A report edited by scientists from the Met Office and NOAA (the US National Oceanic and Atmospheric Administration) shows human influence had an impact on several extreme weather and climate events in 2012.
The report brings together work from research teams around the world who have studied 12 extreme events from last year as diverse as the UK's wettest summer in a century, to the warmest year on record in the contiguous US, to the storm surge from 'Superstorm Sandy'.
Published in the Bulletin of the American Meteorological Society, the report finds evidence that a number of events were affected by human influence, while natural variability also played a key role in many of the events studied.
Dr Peter Stott, Head of Climate Monitoring and Attribution at the Met Office and one of the lead editors on the report, said: "The world has always seen extreme weather because it is a natural part of our climate system, but these studies look at whether human induced climate change made some of the events we saw in 2012 more or less likely.
"This is a difficult area of science which looks at how those human-influenced changes have affected specific extreme weather events, but while these studies demonstrate that natural fluctuations of weather and climate played an important role they also show that some of these events had been made more likely as a result of human influence on climate."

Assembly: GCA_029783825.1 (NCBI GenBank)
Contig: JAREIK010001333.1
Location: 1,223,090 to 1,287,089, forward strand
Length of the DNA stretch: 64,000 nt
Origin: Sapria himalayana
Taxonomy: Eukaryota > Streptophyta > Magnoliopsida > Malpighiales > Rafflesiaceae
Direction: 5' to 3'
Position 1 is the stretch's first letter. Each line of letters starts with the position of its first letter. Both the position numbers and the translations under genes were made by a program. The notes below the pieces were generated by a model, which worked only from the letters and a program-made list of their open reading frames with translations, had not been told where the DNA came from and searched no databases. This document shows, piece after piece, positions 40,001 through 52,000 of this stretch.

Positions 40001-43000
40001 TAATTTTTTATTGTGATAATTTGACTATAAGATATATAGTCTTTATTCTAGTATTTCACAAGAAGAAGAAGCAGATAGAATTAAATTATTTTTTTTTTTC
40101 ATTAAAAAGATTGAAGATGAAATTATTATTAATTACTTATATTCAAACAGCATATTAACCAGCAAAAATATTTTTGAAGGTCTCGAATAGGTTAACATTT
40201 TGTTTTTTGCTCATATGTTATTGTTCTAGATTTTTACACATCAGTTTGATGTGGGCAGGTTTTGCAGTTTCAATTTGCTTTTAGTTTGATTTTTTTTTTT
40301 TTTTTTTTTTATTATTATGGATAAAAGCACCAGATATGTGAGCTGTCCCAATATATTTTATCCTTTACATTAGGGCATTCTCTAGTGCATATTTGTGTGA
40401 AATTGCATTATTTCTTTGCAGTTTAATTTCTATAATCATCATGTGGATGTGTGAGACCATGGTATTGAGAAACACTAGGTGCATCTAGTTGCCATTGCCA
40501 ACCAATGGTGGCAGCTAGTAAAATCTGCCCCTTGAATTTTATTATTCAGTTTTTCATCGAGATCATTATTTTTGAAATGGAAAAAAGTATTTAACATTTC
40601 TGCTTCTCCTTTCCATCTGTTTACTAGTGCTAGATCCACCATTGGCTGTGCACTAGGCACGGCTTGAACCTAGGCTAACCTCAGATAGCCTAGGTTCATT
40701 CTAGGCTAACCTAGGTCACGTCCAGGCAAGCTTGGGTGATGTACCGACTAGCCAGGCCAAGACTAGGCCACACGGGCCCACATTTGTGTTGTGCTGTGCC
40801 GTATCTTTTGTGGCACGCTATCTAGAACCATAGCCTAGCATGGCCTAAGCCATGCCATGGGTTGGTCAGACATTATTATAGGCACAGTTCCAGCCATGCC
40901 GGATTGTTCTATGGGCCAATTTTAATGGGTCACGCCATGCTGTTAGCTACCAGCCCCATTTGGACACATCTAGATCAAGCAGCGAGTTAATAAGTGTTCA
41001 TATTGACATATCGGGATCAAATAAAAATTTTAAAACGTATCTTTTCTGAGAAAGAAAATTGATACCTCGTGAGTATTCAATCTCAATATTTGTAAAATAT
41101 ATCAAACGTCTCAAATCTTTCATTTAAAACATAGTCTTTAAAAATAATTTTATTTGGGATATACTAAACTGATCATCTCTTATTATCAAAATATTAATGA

Highlights of the study include:
Extreme rainfall around the world
The UK's exceptionally wet summer in 2012 and extreme rainfall events in China, Japan, Australia and New Zealand were all found to be influenced heavily by natural variations of weather and climate. However, rainfall totals can be affected by increases in the amount of moisture held in the atmosphere directly related to the warming we have seen due to greenhouse gas emissions. Evidence has been found that the high rainfall totals seen in Australia and New Zealand have increased in likelihood as a result.
U.S. heat wave
Researchers found that the 2012 heat wave and drought in the contiguous US, which led to the country experiencing its warmest year and warmest July on record, can be mainly explained by natural variability. However, they found that the particularly high temperatures - although they remain rare - are four times more likely as a result of human-induced climate change. Human induced climate change also contributed about 35% of the extreme warmth experienced in the eastern US between March and May 2012.
Climate-change related increases in sea level have nearly doubled today's annual probability of a Sandy-level flood compared to 1950. Ongoing natural and human-induced changes in sea level ensures that flood events on a par with Sandy will occur more frequently in the future including from storms with less intensity and lower storm surge than Sandy.
Arctic sea ice
The extremely low Arctic sea ice extent in summer 2012 resulted primarily from the melting of younger, thin ice from a warmed atmosphere and ocean. This event cannot be explained by natural climate variability alone.